Today I’m in Dayton to meet with some folks at the Kettering Foundation and the National Issues Forums Institute. One of the things we’ll be talking about is an online version of an issue guide about how we can pay for health care in America.
Last weekend I led a candidate training program run by the Sorensen Institute for Political Leadership at the University of Virginia. One of the sessions was a mock interview, where candidates were grilled by a panel of professional, veteran reporters. The reporters are there to ask as hard a set of questions as possible.
One candidate is a physician and is running on health care issues. It was very interesting to watch how this changed the demeanor of the reporters — at least for one of them (the one who previously had been the most confrontational). This reporter became immediately interested in a conversation that went in-depth into the give-and-take and tradeoffs behind a number of choices facing Americans today.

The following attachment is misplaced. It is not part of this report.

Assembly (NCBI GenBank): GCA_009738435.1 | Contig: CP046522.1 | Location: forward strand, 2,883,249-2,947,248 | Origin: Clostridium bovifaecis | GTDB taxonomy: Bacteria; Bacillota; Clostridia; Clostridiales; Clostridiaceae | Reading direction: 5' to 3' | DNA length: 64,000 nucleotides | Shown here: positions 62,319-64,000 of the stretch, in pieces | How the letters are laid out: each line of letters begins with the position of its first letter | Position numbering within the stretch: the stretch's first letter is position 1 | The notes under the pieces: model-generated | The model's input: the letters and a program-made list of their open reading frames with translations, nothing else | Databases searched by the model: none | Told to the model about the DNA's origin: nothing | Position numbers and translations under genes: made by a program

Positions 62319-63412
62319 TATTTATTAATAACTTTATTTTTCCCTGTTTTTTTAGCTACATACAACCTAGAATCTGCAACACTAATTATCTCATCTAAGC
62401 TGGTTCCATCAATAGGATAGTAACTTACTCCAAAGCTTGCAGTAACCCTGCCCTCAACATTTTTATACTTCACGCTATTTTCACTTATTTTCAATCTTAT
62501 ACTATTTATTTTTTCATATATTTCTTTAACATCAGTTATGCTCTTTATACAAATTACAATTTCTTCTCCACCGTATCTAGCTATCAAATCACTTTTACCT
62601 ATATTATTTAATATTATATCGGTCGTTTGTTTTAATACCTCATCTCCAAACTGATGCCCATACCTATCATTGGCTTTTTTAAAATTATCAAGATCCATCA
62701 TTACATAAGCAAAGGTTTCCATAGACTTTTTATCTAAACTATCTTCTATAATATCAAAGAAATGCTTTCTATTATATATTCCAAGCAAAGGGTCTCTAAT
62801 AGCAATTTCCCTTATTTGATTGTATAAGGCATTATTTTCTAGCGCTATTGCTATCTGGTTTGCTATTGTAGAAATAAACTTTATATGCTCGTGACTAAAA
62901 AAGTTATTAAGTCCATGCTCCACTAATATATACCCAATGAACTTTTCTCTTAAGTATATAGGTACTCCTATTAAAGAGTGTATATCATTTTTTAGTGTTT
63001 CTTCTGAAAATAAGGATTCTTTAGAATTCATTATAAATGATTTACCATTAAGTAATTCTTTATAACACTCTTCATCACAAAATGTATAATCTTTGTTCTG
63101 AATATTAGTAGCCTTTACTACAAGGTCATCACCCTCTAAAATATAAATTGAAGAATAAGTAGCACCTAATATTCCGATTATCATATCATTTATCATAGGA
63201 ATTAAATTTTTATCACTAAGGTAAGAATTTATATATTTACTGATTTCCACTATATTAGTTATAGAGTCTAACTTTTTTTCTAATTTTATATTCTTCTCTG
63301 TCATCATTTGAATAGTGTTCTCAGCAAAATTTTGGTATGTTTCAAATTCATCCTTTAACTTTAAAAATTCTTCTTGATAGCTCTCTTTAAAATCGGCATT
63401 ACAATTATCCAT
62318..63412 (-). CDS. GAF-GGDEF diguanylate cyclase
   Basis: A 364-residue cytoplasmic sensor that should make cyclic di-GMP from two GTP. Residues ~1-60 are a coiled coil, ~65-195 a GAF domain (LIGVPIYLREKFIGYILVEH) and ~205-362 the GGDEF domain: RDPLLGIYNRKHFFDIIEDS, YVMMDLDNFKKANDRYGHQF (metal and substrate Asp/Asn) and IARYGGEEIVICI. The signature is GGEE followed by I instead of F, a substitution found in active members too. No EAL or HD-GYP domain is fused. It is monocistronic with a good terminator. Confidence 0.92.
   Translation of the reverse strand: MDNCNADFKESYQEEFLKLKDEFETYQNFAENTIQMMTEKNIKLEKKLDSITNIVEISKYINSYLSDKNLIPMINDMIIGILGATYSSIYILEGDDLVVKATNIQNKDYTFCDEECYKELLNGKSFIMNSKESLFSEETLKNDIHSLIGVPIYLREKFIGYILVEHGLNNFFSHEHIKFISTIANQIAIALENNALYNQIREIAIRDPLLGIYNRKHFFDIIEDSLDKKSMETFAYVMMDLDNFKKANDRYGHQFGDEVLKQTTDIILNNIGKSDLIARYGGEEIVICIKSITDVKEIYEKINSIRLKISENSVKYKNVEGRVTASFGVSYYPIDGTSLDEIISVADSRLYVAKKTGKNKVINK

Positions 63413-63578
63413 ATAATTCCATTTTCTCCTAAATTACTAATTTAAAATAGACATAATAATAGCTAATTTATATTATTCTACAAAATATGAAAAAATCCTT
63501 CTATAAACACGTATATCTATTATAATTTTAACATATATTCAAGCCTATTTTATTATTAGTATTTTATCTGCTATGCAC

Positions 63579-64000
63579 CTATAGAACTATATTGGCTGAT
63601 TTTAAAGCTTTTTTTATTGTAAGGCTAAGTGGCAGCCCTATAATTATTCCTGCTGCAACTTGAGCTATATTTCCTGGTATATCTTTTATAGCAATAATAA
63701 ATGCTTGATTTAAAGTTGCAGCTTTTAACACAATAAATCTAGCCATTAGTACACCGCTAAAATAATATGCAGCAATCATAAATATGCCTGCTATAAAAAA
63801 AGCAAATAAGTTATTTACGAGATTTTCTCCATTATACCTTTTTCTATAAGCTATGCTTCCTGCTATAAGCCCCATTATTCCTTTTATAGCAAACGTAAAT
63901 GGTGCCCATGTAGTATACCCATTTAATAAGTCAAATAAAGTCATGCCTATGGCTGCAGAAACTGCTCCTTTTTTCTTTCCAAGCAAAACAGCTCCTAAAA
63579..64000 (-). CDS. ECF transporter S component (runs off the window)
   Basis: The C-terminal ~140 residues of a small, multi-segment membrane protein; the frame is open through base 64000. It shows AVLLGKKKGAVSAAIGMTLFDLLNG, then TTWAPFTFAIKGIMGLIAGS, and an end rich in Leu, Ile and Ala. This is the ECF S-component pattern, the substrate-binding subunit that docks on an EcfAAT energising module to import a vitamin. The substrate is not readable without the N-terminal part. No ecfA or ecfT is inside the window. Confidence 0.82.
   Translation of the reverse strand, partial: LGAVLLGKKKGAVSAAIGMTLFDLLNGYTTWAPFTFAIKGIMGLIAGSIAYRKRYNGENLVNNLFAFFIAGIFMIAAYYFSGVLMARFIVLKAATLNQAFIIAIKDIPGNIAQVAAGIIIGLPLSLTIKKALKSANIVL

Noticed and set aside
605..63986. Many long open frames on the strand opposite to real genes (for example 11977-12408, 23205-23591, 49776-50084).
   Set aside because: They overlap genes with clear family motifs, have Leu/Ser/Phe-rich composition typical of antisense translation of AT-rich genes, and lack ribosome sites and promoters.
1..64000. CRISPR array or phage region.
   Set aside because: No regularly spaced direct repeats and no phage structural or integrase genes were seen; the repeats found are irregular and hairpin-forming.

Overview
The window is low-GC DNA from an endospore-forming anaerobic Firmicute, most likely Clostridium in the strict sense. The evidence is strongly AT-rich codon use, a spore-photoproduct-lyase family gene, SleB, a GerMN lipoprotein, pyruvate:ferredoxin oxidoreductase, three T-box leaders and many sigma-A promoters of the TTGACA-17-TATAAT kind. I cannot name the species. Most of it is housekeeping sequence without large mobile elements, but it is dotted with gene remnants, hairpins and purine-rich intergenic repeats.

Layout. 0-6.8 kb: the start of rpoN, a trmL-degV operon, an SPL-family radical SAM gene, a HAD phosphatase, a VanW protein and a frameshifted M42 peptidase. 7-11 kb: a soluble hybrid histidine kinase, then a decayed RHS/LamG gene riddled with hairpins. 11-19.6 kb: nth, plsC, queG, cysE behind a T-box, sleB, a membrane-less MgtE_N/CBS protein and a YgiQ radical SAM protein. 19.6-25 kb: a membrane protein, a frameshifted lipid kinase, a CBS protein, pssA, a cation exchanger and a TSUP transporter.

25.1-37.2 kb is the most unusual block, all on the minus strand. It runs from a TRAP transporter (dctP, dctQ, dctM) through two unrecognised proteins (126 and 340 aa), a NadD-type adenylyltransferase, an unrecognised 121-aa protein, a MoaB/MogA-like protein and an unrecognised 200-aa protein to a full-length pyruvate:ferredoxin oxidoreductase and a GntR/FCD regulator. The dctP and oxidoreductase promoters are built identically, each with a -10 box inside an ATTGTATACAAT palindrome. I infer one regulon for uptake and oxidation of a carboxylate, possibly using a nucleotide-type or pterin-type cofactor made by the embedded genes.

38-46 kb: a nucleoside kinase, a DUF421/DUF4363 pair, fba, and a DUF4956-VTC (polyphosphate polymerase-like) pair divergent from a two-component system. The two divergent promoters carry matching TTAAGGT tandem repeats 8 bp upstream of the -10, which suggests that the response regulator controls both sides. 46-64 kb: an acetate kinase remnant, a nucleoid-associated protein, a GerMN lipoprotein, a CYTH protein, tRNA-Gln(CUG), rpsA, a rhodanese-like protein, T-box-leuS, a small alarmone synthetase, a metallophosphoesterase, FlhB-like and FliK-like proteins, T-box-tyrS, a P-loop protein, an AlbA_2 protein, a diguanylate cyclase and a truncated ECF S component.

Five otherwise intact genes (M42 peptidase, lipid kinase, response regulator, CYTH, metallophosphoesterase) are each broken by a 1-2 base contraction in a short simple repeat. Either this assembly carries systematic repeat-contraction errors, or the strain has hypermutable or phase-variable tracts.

Just a few minutes before, this reporter had criticized a candidate bluntly for a gaffe. Suddenly he had become a thoughtful, meditative interlocutor.
I don’t know why this happened, but it struck me. Maybe health care is an issue that cuts through even the most hard-bitten and can spur thoughtful dialogue.
What other issues might do the same?